“How To” Series: Testing for VacationBondBeebe
Posting by Phil Vivirito
In this series, I will explain several fundamental payroll auditing principles. This post discusses guidelines for for effective vacation testing, including preliminary questions, testing methods, and handling unique vacation contribution scenarios.
When performing payroll audits, employee vacations of course must be considered. When contributions are based on hours paid, or when the Collective Bargaining Agreement (CBA) states specifically that contributions are required for vacation, the payroll auditor must test vacations.
Prior to going out into the field and even prior to contacting the employer, the auditor can conduct a quick test on the contribution reports provided by the Fund for the audit. If the auditor notices a reduction in hours reported for employees in the summer months or months with major holidays, it should be a red flag. The auditor should also check the months prior and subsequent to these months to see if any had a spike in hours; the employer may be reporting vacation time prior to, or after, the time the employee took vacation.
The auditor should now ask the employer specific questions regarding vacation – either when he contacts the employer to schedule the audit or upon arrival at the audit. There are two questions the auditor must ask the employer; the answers to these questions will dictate the course of action for the auditor:
- When is vacation paid to employees? The employer may state that vacation is paid the pay period prior or after the employee’s vacation or it may be paid in the period the employee is on vacation. It may be paid on the employee’s anniversary date with the company, or on a date stated in the CBA.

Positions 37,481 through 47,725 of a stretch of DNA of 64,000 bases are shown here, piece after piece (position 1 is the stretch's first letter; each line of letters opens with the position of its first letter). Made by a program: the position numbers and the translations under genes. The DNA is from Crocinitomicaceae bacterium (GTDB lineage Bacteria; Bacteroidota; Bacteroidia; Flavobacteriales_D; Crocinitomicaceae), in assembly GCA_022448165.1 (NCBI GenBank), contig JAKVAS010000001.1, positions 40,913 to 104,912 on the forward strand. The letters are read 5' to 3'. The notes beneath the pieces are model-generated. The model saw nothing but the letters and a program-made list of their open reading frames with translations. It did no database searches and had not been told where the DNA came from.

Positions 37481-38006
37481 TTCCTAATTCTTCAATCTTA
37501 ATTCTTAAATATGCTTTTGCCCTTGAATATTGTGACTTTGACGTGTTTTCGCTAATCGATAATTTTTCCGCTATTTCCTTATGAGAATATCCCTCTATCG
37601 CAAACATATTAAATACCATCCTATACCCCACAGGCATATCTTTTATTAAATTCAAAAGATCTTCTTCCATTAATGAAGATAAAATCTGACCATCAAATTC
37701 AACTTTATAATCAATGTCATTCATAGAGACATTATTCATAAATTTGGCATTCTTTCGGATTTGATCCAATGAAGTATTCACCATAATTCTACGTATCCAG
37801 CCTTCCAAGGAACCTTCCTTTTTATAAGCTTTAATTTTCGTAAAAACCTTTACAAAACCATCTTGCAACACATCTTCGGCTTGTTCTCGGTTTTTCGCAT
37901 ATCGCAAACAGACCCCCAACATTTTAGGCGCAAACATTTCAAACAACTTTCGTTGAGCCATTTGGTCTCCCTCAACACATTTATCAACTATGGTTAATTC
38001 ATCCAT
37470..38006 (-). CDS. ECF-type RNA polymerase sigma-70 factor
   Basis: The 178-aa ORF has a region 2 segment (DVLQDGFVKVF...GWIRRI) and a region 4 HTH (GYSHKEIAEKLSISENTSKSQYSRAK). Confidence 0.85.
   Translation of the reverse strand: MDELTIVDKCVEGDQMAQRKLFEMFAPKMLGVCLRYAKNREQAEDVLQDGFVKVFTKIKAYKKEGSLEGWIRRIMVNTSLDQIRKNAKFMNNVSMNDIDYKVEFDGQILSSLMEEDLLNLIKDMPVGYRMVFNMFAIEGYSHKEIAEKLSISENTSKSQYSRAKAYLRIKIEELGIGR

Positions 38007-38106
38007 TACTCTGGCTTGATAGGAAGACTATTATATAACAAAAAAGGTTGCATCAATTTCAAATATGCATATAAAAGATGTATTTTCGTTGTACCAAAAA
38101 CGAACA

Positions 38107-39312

- When is vacation being reported – when taken or when paid? The employer may answer that it is reported when taken, that it is reported when paid to the employee, or that it does not report vacation time.
Next, the auditor should make sure he knows the Fund’s rules regarding the reporting of vacation. Does the Fund require vacation to be reported when paid to an employee or used by the employee, or is the Fund ambivalent on how vacation is to be reported?
The combination of answers from the above questions will help the auditor determine potential problems with vacation contributions and what, if any, additional information will be required from the employer. For example, if the employer pays vacation to an employee on her anniversary date and the Fund requires vacation to be reported when taken by the employee, the auditor should ask the employer for a vacation schedule. If one is not available, then the auditor will have to look for time not worked for that employee. The auditor will have to assume that in a month in which the employee did not receive pay for a week that the employee was on vacation; if that week is not being reported then it would be a finding.
It is important for an auditor to be aware of how to handle the various situations that may arise with vacations. If there is a 40 hour per week cap and the employer pays the employee regular pay of 40 hours plus vacation pay of 40 hours in that week, the employer should be reporting 80 hours. The entire amount can be reported in that week, or the 40 regular hours may be reported for the work week and the 40 vacation hours may be reported in the week the vacation is used. The employer cannot just cap the entire amount at 40; in doing so the vacation hours would be omitted. The employer may issue vacation checks to employees based on a 40 hour week, but only show dollar amounts on payroll and not hours, and therefore not report the vacation. Vacation paid to an employee at termination should be reported. There may also be vacation paid to an employee who is on leave; that vacation should be reported.
The key in effectively testing vacations is knowledge of the Fund rules and good communication with the employer. With the key information in hand, the auditor should be specific and deliberate in testing a sample of employees.